If you’re looking for a unique experience that really embodies the spirit of Mexico, may we suggest Xochimilco? A visit to these canals makes for a great day trip from Mexico City and can be done on the cheap without a tour. But like most major tourist attractions in Mexico, you run the risk of getting ripped off. To help with that, here’s everything we learned after visiting Xochimilco without a tour.
The Canals of Xochimilco
Sometimes referred to as the ‘Venice of Mexico’, the canals of Xochimilco are a unique site near Mexico City. Visitors can tour the area on traditional wooden boats called ‘trajineras’ while a local steers the boat much like the gondolas in Venice. It’s a great place to take in the festive atmosphere where you’ll hear mariachi music playing, see local food and drinks for sale and enjoy an overall ‘fiesta’ mood.
We spent a month in Mexico City and, after reading some of the negative TripAdvisor reviews, we almost didn’t go to Xochimilco. My advice? If you have the time, go. See the canals for yourself because you just might enjoy them as much as we did.
Cheapest Way to Get to Xochimilco
For anyone looking to save money by visiting Xochimilco without a tour, there is local transportation available and it is CHEAP! Start at the Tasqueña metro station which is the last southbound stop on Line 2 of the metro. From there, transfer to the ‘Tren Ligero’ which is the light rail train. We used our prepaid metro cards to pay for this train and couldn’t believe that it was only $3 pesos to board! Try your best to get a seat because there are several stops and the ride is quite long. Once you get off at the Xochimilco stop, the neighbourhood streets can be a bit confusing but there are several signs that read ‘Embarcadero’ and you can follow those to one of the many loading docks in town.
A quicker option would be to take an Uber right from Mexico City. If you’re new to Uber and looking to save some money, sign up here and get your first ride on us!
Cost of a Boat Ride
It’s important to know that guides at each of the loading docks should be quoting you a price PER HOUR, PER BOAT. We visited when the standard fare was apparently $450 pesos per hour per boat (March 2016). This rate applies to the long trajineras but there are also smaller boats available for those looking to tour the more narrow canals in the area. Despite knowing this, the first guide we approached tried to quote us $450 per person. Don’t be fooled!
Long trajineras can fit up to 18 people and the hourly rate of $450 pesos makes it a very affordable day trip if you’re travelling in a group. If you’re alone (like us) try joining another group of tourists to help break down the cost per person. But guides will be watching you and when we tried to team up with two French ladies, they caught on and wouldn’t allow it. If you see others on the subway or walking towards the canals, try asking to join a group before you approach the loading docks.
If you find that you’re quoted too much, walk away. There are several different loading docks in town and your persistence is sure to pay off if you keep asking until you get a fare rate. One of our biggest frustrations while travelling in Mexico was the fact that we were constantly being ripped off by companies and guides that assumed we were travelling with loads of money. If you’ve been following us for a while, you know that’s not the case so we persisted at Xochimilco until a guide agreed to charge us $500 pesos for a 2 hour tour.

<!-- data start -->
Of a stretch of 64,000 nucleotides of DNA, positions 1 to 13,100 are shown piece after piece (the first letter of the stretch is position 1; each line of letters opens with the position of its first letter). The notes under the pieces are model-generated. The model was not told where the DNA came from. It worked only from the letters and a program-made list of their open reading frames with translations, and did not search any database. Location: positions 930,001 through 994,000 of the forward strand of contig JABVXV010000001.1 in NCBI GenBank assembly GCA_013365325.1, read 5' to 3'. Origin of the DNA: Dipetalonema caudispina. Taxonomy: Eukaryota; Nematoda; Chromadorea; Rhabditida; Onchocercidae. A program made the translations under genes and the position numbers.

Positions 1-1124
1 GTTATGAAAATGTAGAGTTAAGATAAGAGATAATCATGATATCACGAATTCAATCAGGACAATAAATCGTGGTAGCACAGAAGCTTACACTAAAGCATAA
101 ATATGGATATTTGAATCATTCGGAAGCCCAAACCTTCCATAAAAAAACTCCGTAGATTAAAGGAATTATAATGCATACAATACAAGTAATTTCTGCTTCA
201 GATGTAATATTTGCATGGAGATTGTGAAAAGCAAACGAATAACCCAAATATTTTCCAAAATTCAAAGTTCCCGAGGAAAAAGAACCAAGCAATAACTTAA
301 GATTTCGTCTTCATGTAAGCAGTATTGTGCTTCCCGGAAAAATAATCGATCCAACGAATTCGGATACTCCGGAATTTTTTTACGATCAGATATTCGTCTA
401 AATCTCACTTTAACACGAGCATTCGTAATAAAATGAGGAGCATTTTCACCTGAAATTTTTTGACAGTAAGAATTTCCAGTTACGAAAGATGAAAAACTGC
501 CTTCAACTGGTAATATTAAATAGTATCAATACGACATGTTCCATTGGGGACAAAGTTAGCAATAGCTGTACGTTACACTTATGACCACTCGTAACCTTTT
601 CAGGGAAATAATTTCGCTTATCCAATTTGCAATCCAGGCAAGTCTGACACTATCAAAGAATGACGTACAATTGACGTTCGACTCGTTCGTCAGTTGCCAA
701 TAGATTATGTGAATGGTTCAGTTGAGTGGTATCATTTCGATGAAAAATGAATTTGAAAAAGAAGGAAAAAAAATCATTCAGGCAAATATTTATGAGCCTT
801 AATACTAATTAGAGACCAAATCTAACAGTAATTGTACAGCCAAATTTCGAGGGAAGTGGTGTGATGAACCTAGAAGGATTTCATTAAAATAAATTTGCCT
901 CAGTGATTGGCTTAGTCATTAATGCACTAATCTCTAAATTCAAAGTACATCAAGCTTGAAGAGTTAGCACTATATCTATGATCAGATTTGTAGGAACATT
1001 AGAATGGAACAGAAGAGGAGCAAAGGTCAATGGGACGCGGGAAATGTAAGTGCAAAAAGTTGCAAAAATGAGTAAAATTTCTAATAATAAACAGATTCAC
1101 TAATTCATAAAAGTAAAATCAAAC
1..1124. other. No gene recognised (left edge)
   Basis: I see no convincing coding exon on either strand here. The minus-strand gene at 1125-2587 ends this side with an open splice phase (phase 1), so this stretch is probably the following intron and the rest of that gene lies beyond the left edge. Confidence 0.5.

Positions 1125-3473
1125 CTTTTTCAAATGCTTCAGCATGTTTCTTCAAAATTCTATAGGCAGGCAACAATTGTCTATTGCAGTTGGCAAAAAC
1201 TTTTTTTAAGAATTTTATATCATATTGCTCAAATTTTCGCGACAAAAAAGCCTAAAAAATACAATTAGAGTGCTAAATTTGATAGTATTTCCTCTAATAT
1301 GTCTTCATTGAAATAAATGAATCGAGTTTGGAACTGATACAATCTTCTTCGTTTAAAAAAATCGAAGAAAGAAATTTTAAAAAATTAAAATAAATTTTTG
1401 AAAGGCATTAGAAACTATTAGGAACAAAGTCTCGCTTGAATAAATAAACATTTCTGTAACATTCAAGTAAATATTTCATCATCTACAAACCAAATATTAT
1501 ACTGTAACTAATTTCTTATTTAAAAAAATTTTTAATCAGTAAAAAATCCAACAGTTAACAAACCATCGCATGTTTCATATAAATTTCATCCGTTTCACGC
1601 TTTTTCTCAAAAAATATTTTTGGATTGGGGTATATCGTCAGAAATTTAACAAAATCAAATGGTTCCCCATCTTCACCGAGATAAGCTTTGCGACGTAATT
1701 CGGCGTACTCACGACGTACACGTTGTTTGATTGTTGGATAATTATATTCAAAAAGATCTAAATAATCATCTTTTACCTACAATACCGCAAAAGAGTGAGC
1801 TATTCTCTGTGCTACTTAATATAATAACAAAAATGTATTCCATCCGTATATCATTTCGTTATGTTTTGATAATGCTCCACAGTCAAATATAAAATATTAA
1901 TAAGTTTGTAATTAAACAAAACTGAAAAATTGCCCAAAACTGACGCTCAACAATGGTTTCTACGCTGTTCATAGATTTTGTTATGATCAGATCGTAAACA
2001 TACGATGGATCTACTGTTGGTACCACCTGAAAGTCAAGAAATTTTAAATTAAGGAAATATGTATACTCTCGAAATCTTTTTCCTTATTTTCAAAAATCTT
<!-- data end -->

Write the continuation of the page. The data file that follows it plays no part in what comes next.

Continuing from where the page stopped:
Food & Drink
Once you’re on your very own trajinera, you’ll pass vendors selling food and drinks all along the canals. It’s almost like a floating market and you’ll find everything from beer to tamales for sale but expect to pay slightly more than you would in town. Many large groups and families bring their own food while some have full blown cookouts right on their boat! We brought our own sandwiches and beer with us and then bought more drinks since the festive mood was contagious.
Your guide might also ask if you prefer to stop at an actual restaurant to eat, in which case they usually have some sort of deal with one of the locals that own sit-down restaurants nearby. Our guide also stopped halfway through for a washroom break.
The Doll Island
The original island of the dolls is in Xochimilco but requires a 3+ hour tour. It is decorated with old toys meant to honour the spirit of little girl found dead by the owner of the island. We weren’t that crazy about the extra time and money required to visit the island but noticed a couple of stops along the canal with creepy dolls set up as well. I’ve heard that there are guides that take you to fake doll sites so if you’re set on visiting the original one, be sure to ask and make sure you’re getting your moneys worth.
Our experience visiting Xochimilco without a tour was so much fun and I can’t believe we almost missed out by letting the negative reviews get to us. It’s a great way to spend the afternoon with good company in a great environment.
- We noticed that we were some of the very few foreign tourists at Xochimilco and the majority were tourists visiting from other parts of Mexico. Many guides did not speak English and bargaining in Spanish would definitely help in this neighbourhood.
- During our visit, there was a festival at the town square by the church so we also got to see other parts of the neighbourhood and browse the local market.
- If you have a full day, you may decide to combine this with a trip to the Coyoacan neighbourhood which is also south of Mexico City.
Travelling to Mexico City? Check out our Top Things to do in Mexico City post as well as our video here where we share our favourite things.
Have you been to the canals of Xochimilco without a tour? We’d love to hear your experiences below!